Friday, May 24, 2013


Tiara Condominium and the Economic Loss Rule
by RaQwin Young, Esquire
Boyle, Gentile, Leonard & Crockett, P.A.

The March 7, 2013 Florida Supreme Court ruling in Tiara Condominium Association, Inc. v. Marsh & McLennan Companies, Inc., et. al., 110 So. 3d 399 (Fla. 2013) limited the application of the Economic Loss Rule to the products liability context, creating the potential for an increase in tort claims arising out of contract.
 In Tiara, Tiara Condominium Association (“Tiara”) hired Marsh & McLennan (“Marsh”) as its insurance broker to secure condominium insurance coverage. Id. at 400.  Marsh obtained a windstorm policy with a loss limit of about $50 million through Citizens Property Insurance Corporation (“Citizens”). Id.  After sustaining damage caused by hurricanes Frances and Jeanne in September 2004, Tiara began a loss remediation process. Id.  Marsh assured Tiara that the loss limit coverage was per occurrence and not in the aggregate. Id.  Tiara relied on this assurance when it decided to undergo more expensive loss remediation. Id.  Unfortunately, when Tiara went to Citizens to recover payment, it was informed that the loss limit was in the aggregate, not per occurrence, causing Tiara to sustain economic loss due to its more expensive remediation efforts. Id.
In October 2007, Tiara filed suit against Marsh, including claims for negligence and breach of fiduciary duty. Id.  The appeals court certified a question to the Supreme Court to determine whether the Economic Loss Rule prevents Tiara from recovering on these claims. Id. at 401.  The Supreme Court decided in favor of Tiara and ruled that Tiara’s negligence claim was not barred because “the Economic Loss Rule applies only in the products liability context.” Id. at 407.

In its opinion, the Court provided a background as to the origins and rationale behind the Economic Loss Rule.  The Rule was initially intended to apply in products liability cases to prevent tort actions to recover solely economic damages when the parties are in contractual privity.  The rationale behind the rule was that “contract principles [are] more appropriate than tort principles for resolving economic loss without an accompanying physical injury or property damage.”  Florida Power & Light Co. v. Westinghouse Elec. Corp., 510 So. 2d 899, 902 (Fla. 1987).  The courts wanted to prevent plaintiffs from circumventing the bargained for terms of a contract by bringing an action in tort. Despite the Rule’s roots in products liability, over the years courts have expanded the Economic Loss Rule to apply to other situations involving claims in tort arising out of contract.  In Tiara, the Court determined that applying the Economic Loss Rule outside of the products liability context is “unwise and unworkable in practice;” thus, it decided to limit the Rule’s scope to products liability cases.  Tiara, 110 So. 3d at 407.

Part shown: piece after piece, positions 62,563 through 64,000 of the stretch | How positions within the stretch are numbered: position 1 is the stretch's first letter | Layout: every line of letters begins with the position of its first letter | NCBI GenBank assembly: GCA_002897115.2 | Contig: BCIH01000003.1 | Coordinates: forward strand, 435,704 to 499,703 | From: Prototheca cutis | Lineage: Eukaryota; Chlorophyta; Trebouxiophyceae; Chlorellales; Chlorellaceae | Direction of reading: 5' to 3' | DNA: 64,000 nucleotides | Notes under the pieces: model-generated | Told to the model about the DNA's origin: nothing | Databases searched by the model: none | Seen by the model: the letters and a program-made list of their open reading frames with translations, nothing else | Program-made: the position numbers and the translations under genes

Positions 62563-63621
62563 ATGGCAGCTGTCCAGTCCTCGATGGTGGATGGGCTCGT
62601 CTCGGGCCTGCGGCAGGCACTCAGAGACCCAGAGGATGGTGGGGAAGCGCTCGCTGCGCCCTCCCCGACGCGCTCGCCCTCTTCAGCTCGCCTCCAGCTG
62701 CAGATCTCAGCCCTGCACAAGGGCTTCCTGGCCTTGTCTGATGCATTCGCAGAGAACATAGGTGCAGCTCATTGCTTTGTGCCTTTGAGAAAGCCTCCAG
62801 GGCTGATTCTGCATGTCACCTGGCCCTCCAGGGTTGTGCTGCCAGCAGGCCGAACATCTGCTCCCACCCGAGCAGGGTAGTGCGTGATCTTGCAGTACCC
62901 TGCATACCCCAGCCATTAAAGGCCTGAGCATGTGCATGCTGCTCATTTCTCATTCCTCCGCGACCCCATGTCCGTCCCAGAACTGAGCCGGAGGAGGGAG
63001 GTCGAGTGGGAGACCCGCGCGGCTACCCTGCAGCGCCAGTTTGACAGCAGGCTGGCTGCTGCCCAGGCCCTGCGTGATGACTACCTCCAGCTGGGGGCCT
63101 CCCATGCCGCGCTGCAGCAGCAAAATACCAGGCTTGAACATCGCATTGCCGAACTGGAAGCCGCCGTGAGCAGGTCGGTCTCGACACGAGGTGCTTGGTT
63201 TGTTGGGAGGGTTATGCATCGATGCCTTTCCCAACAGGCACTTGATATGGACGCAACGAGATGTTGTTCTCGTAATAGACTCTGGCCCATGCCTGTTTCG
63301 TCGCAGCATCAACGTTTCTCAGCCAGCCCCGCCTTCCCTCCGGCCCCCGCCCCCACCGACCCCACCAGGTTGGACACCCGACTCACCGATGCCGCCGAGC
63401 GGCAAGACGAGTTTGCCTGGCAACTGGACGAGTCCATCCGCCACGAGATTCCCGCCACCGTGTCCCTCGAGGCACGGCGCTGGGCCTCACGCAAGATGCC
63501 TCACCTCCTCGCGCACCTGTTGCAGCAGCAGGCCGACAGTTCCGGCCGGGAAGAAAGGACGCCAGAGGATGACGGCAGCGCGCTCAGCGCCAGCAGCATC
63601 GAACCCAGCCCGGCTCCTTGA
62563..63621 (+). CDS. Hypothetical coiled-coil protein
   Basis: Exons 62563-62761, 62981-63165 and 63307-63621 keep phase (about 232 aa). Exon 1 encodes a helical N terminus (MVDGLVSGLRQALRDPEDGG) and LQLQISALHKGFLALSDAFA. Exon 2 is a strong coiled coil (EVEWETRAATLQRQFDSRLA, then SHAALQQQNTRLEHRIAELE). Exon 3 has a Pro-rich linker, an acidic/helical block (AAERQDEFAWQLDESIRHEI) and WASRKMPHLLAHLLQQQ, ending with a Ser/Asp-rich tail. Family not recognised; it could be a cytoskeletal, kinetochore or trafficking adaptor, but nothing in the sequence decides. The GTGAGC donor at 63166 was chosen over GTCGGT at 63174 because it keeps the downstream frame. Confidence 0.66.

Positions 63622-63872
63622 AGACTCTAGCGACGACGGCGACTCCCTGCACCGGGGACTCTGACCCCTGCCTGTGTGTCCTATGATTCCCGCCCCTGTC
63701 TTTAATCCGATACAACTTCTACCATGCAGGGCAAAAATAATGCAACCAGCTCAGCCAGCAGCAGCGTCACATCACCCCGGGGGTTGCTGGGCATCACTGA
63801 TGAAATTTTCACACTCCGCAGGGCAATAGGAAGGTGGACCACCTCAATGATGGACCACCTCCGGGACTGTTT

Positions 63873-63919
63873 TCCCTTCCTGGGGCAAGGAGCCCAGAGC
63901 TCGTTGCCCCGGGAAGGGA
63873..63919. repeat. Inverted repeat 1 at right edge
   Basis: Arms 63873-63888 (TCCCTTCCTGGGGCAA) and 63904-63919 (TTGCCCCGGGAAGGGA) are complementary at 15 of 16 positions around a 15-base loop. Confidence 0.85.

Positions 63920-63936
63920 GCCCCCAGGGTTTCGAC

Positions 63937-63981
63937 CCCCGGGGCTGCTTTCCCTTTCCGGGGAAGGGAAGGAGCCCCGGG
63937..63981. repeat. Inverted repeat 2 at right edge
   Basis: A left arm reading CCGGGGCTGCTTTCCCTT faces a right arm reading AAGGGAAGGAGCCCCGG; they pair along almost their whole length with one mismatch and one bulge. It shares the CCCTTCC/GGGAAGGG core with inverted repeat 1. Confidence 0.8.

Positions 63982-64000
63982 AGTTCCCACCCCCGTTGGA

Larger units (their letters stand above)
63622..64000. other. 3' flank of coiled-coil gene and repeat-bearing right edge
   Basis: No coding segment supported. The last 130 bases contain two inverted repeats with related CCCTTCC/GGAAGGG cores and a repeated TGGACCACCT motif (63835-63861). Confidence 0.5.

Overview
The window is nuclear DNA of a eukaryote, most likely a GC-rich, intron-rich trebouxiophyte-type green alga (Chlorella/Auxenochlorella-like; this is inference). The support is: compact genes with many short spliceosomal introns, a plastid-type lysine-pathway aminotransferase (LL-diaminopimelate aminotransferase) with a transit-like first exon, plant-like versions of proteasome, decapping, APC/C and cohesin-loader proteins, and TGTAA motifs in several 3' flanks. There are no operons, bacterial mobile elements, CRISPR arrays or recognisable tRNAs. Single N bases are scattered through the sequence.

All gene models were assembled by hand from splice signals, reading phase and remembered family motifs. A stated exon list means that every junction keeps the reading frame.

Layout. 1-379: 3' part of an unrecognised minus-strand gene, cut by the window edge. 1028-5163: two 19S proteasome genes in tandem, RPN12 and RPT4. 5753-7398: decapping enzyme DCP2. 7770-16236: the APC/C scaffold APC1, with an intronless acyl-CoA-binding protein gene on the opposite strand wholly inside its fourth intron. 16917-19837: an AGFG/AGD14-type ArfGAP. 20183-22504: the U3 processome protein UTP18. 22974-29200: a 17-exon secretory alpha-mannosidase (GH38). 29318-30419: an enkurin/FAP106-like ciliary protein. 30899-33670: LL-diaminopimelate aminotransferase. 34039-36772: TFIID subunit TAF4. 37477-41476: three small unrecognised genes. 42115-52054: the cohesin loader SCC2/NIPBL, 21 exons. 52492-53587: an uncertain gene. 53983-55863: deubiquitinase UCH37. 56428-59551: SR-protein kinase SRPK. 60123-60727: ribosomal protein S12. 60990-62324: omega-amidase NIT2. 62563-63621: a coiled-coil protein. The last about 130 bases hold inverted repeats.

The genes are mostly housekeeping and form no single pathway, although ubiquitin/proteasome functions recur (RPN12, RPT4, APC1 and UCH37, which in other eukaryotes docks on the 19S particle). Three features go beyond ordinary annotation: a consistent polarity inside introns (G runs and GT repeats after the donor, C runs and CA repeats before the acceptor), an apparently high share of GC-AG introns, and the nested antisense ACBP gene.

Justice Canady wrote a dissenting opinion emphasizing the important role that the Economic Loss Rule plays in maintaining the boundary between tort and contract. Id. at 411.  Canady expressed his worry that, with the majority’s decision, “we face the prospect of every breach of contract claim being accompanied by a tort claim.” Id. at 414.
Justice Pariente’s concurring opinion attempted to address Canady’s concerns and asserted that common law principles of contract already restrict tort claims between parties in contractual privity. Id. at 408.  Pariente emphasized that the majority’s decision “is neither a monumental upsetting of Florida law nor an expansion of tort law at the expense of contract principles.  To the contrary, the majority merely clarifies that the economic loss rule was always intended to apply only to products liability cases.” Id.
It is unclear how the majority decision in Tiara will affect litigation in the future.  However, it certainly raises the possibility that courts will entertain an increased amount of tort claims arising out of contractual relationships.  This may have an impact on the insurance industry in that the potential for increased exposure to liability may lead to higher premiums and more complex indemnification provisions in policies.


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